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High blood pressure or white-coat hypertension?

Going to a doctor could be the very reason your blood pressure is high! Find out how it works.

blood pressure pump and chart
Last updated: 16 September 2021


Checked for accuracy by our qualified fact-checkers and verifiers. Find out more about fact-checking at CHOICE.

Do your blood-pressure readings seem to be higher when they're taken by your doctor? You might think that this official reading might be more accurate than what you would get at home with your portable monitor, but it’s not necessarily so. You could be a victim of white-coat hypertension, also known as white-coat syndrome.

Last time I went to the doctor for a check-up, my blood pressure was 140 over something. I was shocked – I've always been around 110 or 120. The doctor took two more readings and it went down, into the 130s. Reluctant to let me leave with this sort of reading, we went on with the other stuff, and finally with reading number four I was down to 126. Good enough, but not great.

I couldn't understand this change in my blood pressure. Worse, I couldn't think of any lifestyle changes I could make to improve it: I eat a healthy diet, not a lot of salt, don't indulge in too much booze, I get quite a lot of exercise and so on.

Concerned, I ordered a wrist cuff blood pressure monitor on the internet, so I could keep an eye on the numbers. The monitor arrived in the post, and I tried it out, several times. But it didn't work very well – nothing could make it go above 114. It was usually hovering between 100 and 110. I even tried it when the kids were fighting, but it was still no good. This was rather disappointing because, even though it only cost $50, it was rated the best in testing by Consumer Reports (CHOICE's American counterpart).

A few weeks later we had some workplace health check-ups, so I took my monitor along to try it out against a proper machine, just to see how wrong it was. Voila, straight up to 136 – same as the professional one. Back at my desk 10 minutes later, it was back down to around 110.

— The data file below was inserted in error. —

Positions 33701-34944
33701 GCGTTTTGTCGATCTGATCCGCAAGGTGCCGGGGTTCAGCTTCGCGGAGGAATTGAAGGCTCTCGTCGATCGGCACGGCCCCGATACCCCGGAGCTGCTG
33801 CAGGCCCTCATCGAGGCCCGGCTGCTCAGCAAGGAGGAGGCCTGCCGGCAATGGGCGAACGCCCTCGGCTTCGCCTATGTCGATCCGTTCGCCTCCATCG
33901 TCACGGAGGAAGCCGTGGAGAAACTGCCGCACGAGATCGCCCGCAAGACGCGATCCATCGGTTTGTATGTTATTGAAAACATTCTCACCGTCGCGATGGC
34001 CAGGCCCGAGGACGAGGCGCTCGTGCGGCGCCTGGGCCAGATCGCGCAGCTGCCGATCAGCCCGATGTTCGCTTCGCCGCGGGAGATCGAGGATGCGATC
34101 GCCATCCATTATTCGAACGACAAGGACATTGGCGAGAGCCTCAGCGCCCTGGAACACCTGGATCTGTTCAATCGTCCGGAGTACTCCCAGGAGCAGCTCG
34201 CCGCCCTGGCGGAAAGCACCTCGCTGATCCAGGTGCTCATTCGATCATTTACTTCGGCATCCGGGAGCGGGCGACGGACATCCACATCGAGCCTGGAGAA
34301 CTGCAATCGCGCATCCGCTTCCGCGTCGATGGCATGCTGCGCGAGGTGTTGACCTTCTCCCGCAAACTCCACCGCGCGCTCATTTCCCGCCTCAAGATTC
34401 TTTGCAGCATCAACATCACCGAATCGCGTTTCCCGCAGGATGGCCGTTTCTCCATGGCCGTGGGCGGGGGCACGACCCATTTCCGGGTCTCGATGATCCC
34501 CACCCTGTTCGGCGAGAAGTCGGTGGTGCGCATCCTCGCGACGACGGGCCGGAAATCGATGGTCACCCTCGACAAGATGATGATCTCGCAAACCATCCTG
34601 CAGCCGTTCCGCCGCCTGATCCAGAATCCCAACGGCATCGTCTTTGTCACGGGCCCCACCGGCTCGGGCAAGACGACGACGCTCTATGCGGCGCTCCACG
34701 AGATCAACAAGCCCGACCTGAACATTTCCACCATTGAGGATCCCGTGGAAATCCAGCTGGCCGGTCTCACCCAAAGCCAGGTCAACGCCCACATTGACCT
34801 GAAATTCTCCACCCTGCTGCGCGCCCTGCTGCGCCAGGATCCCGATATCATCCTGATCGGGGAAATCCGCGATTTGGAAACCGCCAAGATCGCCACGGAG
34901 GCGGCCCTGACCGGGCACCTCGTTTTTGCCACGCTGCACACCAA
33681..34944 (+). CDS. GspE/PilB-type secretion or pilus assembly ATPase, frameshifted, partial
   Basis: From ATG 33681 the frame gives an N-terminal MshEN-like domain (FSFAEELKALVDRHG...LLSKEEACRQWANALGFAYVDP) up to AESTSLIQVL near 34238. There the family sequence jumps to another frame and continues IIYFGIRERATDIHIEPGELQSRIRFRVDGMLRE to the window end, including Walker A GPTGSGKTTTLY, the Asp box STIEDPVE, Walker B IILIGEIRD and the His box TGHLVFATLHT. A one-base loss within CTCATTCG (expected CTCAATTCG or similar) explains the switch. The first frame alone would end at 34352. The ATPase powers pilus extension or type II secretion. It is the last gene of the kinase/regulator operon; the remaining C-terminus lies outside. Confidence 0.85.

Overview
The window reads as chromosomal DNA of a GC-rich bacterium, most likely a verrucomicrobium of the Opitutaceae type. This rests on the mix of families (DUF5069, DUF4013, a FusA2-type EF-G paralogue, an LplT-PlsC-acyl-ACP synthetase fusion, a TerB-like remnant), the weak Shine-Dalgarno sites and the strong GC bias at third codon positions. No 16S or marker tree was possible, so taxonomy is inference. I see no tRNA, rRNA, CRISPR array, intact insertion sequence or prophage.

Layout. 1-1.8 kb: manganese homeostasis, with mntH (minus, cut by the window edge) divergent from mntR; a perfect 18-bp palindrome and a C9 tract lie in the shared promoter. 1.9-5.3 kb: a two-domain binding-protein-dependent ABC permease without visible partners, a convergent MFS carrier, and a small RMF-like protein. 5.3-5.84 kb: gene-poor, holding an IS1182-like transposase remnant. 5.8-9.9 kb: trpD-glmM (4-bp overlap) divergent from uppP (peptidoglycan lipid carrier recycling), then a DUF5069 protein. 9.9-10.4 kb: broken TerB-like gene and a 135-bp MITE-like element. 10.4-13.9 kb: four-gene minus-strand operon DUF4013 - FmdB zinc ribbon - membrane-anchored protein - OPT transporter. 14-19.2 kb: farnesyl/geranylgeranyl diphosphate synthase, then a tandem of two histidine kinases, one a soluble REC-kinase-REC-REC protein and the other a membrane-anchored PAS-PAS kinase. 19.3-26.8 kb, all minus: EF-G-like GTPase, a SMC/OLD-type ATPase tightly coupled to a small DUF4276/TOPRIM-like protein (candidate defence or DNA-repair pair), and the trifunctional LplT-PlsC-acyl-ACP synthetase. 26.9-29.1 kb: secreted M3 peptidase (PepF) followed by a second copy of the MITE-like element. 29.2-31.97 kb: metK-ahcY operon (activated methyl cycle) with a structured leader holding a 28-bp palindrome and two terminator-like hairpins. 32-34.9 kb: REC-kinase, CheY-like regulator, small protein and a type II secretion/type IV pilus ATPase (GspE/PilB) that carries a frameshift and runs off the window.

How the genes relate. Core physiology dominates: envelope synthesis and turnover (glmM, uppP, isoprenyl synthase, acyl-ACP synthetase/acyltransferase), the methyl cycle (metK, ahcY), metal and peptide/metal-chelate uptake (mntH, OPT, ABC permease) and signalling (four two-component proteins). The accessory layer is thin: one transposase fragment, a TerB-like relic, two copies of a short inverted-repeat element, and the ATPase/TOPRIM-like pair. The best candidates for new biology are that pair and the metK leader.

So what is it?

The most likely explanation was white-coat hypertension. This means having an elevated blood pressure reading in a clinical setting, which drops shortly after leaving. The higher reading comes from underlying anxiety about visiting a doctor, with the term referring to the white coats traditionally worn by doctors.

Your blood pressure isn't always the same, but varies depending on what you're doing and what's happening around you. Many people tend to feel tenser in medical settings than in familiar surroundings, but don't always notice it.

Many people also associate hospitals and clinics with sickness and injury. White-coat syndrome may be triggered by the natural fear of the prospect of a painful procedure, embarrassment about being touched or having to remove clothes, or possibly even fear of being criticised for unhealthy choices or behaviour. There's also the fear of a bad diagnosis.

Medication danger

Although it affects as many as one-in-four people, white-coat syndrome has been under-recognised, with some patients unnecessarily prescribed medication to lower blood pressure. But when blood pressure is in fact normal, medication could make it drop too low, causing problems such as fainting and fatigue. These days, after high blood pressure readings, doctors may utilise 24-hour blood pressure monitoring away from the clinic before prescribing medication – and if they don't, you should ask for it.

While it's a good idea to have regular checks for blood pressure at the doctor's, having your own blood-pressure monitor as well is pretty convenient. And if it turns out your hypertension was of the white coat variety, it's a good idea to keep an eye on it anyway; there's concern that it may indicate a risk of developing high blood pressure as a long-term condition.

Just make sure the monitor's a good one – you don't want false assurance that everything's okay when it's not. Our blood-pressure monitors test is a good place to start when you're looking for recommendations.

We care about accuracy. See something that's not quite right in this article? Let us know or read more about fact-checking at CHOICE.

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